- It takes a village to raise a child - African saying
- Nature is our best teacher
- we are the world, we are the ones to make a brighter day!..

- Natural farming, food forest

- We dig our grave with our teeth

- Freedom of expression is my birth right

- Freedom of speech comes with great responsibility

- I become what I see in myself. All that thought suggests to me, I can do; All that thought reveals to me, I can become. This should be man’s unshakeable faith in himself, because God dwells in him.

- The Mother said - it is not this OR that, it is this AND that
- Life is for living not to understand
‎"Sometimes you can't see the forest through the trees."

Tuesday, May 24, 2011

Mr. Twitter

It began with a beautiful tragedy. Our gorgeous hen and her promising babies attacked by a cobra in the early evening; Mama using even her last breaths to defend her sole surviving chic.

When she passed, Martanda and I took the role of Mamma Hen, our pockets becoming for the chic the safe, warmth typically reserved for under a mother's wing. We hoped and prayed she was a hen. She was the last hope; the last female of a dying dynasty.

And we were thrilled by her. She became more than a pet -- a fragile baby who needed our love and protection, and a fantastic new playmate. She followed us everywhere, worked along side us killing centipedes and termites, kept on our heals as if we really were chickens. Thanks to Monica, we came to call her Twitter.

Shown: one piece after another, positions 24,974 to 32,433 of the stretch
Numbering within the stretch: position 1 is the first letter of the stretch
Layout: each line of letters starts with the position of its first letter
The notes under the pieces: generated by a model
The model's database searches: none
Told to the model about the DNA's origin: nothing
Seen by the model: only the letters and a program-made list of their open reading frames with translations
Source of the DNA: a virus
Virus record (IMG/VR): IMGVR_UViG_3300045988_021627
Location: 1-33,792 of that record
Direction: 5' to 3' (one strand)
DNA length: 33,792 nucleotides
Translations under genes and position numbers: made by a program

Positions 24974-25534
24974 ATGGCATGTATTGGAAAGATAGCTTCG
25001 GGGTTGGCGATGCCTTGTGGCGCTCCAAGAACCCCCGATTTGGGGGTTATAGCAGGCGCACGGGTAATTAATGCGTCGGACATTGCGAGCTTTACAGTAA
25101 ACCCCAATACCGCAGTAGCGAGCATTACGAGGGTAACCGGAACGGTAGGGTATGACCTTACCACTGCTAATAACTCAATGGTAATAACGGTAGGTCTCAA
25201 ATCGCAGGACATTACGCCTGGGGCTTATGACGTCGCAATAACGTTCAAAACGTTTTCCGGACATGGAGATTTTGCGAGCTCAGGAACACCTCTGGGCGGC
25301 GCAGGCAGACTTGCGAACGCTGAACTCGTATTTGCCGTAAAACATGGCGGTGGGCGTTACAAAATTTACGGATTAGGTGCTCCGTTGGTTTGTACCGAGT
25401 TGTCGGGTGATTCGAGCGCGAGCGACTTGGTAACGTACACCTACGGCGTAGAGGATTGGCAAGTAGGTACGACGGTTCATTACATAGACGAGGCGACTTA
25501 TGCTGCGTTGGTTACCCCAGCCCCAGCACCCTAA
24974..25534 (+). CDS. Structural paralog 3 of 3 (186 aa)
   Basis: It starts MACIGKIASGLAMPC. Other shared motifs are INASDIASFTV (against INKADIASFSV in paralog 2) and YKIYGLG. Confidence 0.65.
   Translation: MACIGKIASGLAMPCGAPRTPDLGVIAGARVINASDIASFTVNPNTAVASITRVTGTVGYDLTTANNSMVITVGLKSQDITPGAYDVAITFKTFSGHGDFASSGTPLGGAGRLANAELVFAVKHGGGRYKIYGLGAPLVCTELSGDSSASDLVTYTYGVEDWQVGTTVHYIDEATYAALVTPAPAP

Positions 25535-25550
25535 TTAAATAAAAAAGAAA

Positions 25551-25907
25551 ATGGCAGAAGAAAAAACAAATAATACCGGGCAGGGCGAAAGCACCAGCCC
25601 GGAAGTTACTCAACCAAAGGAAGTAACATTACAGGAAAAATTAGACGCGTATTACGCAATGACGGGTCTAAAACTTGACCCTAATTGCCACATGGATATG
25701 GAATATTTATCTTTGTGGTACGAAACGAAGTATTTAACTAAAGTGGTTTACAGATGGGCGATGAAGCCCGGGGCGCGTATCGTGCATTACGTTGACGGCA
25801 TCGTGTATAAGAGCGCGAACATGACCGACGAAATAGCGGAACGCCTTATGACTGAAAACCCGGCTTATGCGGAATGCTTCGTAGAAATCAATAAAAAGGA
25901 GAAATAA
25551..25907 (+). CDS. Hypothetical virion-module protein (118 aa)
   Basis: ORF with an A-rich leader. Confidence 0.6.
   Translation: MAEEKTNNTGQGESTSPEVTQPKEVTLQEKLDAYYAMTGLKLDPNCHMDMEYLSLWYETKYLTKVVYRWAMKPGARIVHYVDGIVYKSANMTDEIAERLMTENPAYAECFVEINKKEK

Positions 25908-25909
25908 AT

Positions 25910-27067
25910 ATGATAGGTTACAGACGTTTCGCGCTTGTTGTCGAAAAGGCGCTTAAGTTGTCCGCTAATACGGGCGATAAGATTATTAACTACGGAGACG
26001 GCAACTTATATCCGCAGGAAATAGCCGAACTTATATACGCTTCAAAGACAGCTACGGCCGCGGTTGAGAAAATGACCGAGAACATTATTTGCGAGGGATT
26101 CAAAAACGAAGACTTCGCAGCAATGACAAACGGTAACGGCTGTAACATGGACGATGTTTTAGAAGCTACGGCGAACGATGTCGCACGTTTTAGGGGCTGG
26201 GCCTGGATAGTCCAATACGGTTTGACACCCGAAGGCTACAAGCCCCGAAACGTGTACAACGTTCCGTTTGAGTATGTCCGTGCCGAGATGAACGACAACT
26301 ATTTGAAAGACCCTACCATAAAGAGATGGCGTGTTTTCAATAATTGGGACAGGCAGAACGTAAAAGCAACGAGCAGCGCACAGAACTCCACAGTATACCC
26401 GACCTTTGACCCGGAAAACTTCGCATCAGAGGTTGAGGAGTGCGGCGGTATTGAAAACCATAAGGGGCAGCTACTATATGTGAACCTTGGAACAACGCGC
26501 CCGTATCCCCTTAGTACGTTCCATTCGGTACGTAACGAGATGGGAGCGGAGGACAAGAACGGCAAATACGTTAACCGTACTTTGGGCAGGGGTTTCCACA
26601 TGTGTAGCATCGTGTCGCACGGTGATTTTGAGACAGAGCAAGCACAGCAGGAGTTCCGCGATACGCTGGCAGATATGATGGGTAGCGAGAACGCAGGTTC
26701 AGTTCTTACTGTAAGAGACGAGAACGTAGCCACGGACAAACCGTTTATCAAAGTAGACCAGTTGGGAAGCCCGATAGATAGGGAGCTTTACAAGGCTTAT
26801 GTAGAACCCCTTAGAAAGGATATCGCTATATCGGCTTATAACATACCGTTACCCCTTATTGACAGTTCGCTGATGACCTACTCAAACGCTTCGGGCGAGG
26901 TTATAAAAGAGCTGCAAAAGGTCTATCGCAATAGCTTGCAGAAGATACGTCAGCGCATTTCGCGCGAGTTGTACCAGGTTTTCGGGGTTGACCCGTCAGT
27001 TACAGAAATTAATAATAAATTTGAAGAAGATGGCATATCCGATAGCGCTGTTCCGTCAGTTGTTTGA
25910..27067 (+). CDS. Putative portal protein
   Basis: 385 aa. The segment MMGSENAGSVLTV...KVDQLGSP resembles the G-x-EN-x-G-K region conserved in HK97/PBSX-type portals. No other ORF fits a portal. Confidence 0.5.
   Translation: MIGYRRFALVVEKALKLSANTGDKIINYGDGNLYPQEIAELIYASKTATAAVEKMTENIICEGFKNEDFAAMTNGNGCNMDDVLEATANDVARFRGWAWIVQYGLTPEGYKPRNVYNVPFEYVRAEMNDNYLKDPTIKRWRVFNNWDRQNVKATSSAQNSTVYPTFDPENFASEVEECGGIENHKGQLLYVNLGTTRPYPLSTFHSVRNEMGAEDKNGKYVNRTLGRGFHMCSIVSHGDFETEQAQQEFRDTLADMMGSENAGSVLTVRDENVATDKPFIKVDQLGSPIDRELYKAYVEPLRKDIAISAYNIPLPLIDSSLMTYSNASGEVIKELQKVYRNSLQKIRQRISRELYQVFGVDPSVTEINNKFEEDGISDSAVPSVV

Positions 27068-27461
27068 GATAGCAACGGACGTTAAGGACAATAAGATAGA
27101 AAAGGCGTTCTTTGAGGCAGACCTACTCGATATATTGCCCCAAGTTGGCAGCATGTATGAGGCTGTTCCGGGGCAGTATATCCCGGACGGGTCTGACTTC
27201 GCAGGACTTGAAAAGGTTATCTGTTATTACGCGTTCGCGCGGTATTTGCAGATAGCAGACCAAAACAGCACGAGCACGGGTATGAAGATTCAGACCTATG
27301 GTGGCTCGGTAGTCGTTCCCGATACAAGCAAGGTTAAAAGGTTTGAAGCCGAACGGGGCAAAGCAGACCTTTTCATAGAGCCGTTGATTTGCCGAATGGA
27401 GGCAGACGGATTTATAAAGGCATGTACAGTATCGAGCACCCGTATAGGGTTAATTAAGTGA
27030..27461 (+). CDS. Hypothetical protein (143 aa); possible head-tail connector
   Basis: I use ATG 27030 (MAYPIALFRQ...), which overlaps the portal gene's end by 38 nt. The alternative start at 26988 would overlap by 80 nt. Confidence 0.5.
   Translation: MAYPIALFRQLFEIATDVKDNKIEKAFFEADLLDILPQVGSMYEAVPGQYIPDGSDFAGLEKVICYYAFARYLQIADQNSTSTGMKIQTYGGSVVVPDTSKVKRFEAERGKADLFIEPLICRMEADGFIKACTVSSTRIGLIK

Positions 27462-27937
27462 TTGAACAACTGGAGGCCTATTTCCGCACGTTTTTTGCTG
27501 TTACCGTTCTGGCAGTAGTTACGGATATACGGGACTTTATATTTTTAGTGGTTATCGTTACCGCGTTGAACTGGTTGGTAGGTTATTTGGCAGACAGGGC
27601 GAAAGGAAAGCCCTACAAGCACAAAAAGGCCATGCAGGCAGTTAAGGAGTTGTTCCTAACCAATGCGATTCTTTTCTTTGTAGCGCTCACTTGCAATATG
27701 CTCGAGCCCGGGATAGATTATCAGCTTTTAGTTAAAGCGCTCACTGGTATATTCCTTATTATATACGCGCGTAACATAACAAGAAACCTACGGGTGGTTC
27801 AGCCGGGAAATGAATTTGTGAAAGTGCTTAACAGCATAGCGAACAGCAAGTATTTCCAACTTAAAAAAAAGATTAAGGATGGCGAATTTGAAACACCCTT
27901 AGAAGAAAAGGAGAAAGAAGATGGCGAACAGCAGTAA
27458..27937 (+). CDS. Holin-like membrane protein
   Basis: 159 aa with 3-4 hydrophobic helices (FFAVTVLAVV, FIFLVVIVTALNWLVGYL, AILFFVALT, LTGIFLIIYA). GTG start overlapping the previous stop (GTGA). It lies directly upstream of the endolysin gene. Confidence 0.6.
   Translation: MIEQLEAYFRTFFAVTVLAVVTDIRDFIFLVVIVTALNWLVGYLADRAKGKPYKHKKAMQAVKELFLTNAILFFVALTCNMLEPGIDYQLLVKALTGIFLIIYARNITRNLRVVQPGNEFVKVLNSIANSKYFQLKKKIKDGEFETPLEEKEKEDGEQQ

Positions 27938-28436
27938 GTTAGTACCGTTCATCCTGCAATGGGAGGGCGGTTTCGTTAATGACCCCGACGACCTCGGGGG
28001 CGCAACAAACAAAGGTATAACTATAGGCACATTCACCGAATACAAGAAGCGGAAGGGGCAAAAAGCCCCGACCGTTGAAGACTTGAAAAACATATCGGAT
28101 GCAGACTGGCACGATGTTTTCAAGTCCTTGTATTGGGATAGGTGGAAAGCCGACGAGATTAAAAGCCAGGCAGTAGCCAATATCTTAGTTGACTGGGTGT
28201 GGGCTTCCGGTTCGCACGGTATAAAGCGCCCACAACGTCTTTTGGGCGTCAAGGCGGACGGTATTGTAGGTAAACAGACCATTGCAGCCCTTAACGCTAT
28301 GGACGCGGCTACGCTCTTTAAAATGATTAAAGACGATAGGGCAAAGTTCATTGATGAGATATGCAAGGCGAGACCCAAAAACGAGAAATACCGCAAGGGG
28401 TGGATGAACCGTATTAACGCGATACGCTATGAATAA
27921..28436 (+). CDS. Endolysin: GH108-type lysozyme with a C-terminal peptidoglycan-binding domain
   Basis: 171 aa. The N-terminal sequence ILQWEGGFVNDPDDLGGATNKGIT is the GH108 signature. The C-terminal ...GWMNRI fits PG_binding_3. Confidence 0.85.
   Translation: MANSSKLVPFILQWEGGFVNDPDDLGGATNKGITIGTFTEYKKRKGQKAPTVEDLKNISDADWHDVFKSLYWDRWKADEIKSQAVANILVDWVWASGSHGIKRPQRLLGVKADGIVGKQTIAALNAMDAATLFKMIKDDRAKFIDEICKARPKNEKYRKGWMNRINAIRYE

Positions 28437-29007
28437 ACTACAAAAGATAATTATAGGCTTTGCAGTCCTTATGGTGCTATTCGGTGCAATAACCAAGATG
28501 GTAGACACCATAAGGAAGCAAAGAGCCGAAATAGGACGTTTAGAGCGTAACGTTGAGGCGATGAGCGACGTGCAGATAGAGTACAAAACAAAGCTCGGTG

Slowly, slowly she grew… never quite fitting in with the other hens, enjoying special privileges (like living in a box in our kitchen). It became clear by her behavior -- the way she sat, the noises she made, the way the other chickens were with her, and even her modest crest -- that she was, in fact, a she! We paid no mind to her beautiful colors of the fact that she attacked everything -- including the cats. We celebrated and waited for months for her eggs, even as she became more and more independent.

Five months passed -- the time it takes for a baby to really mature. The lady who helps us around the house insisted that now that Twitter was an adult, there should be no more kitchen privileges. As the size of our babies turds grew, I had to agree.

And then it happened. A visitor called her and a him. We corrected the guest and told of Twitter's storied past.

Then more people came to the house, and they too thought our beloved hen was a cock. But it couldn't be true -- not after five months of being sure she was going to provide us with eggs and keep the country chicken line of Lumière in tact!

We showed her/him/it to everyone who passed by and asked: boy or girl? Without fail, they all said male. We started to look more closely.

Suddenly we noticed she was taller than the other hens… and the crest on her head, while a terrible way to judge hen from cock, was indeed longer than it used to be… and the nail in the coffin: her tail feathers were long, elegant, beautiful curves.

In fact, as I write this, I can hear her coughing out a squeaky, pre-pubescent "cock-a-doodle-do."

Just like a rooster.

So five months later we discover, SHE is, in fact, a HE.

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